The majority of those interviewed for the Getting Word project trace their ancestry to Elizabeth Hemings. Her descendants occupied a special role at Monticello, serving in important positions within the household and on the mountaintop. They were enslaved cooks, butlers, seamstresses, weavers, carpenters, blacksmiths, gardeners, and musicians. Jefferson freed, or allowed to go free, three of Elizabeth Hemings’s sons and six of her grandchildren in his lifetime or in his will — the only slaves to whom he granted freedom. Having gained freedom earlier than most Monticello slaves, some of Elizabeth Hemings’s sons and grandsons left Monticello, made lives for themselves in Charlottesville and beyond, and were able to achieve a measure of success well before the Civil War.
The daughter of an enslaved woman and an English sea captain named Hemings, Elizabeth Hemings was brought to Monticello with her children after the 1773 death of her owner John Wayles, Jefferson’s father in law. According to her grandson Madison Hemings, six of her children were fathered by Wayles (Robert, James, Thenia, Critta, Peter, and Sally). More than seventy-five of her descendants lived at least some part of their lives in bondage at Monticello.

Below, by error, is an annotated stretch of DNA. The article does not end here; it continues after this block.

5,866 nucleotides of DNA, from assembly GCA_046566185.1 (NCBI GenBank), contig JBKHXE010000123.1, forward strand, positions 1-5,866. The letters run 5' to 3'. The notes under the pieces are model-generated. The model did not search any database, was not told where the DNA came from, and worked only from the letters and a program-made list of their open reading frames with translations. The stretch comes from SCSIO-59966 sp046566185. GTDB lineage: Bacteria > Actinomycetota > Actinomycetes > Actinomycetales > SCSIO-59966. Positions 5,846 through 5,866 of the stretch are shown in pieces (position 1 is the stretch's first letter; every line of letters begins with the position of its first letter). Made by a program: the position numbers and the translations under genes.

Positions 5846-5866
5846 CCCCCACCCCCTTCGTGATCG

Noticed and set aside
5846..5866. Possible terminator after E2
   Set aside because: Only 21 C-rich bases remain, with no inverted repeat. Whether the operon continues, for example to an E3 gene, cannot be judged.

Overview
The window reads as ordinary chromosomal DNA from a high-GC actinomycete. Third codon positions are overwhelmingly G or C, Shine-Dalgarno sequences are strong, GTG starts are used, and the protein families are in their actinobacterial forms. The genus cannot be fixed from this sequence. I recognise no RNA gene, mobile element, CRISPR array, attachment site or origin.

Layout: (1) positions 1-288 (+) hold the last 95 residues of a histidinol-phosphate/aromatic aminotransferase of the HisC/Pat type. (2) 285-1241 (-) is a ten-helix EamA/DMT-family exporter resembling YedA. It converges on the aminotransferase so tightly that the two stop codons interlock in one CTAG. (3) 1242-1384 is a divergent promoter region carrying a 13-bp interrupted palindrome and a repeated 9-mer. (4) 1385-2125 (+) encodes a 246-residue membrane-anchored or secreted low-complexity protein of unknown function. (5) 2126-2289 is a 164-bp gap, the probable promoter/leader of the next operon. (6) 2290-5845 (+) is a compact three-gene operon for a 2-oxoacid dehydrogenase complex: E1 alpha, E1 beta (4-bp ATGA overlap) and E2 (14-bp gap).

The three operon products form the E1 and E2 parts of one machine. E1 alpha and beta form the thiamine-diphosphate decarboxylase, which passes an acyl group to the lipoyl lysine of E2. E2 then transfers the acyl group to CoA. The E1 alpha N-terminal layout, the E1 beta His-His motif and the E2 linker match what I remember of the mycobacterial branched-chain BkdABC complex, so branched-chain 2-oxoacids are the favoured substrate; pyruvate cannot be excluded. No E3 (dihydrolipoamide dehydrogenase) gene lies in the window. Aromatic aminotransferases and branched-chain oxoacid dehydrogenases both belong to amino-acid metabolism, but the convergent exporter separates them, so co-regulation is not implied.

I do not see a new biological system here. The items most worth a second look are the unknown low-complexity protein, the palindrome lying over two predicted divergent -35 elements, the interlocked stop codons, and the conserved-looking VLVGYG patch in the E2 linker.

Oral histories passed through many generations of the descendants of Elizabeth Hemings’s daughters Mary Hemings Bell, Betty Brown, and Sally Hemings include the tradition of descent from Thomas Jefferson. Because of their appearance, some of her descendants passed into the white world, severing their connections to family members who maintained their African American identity.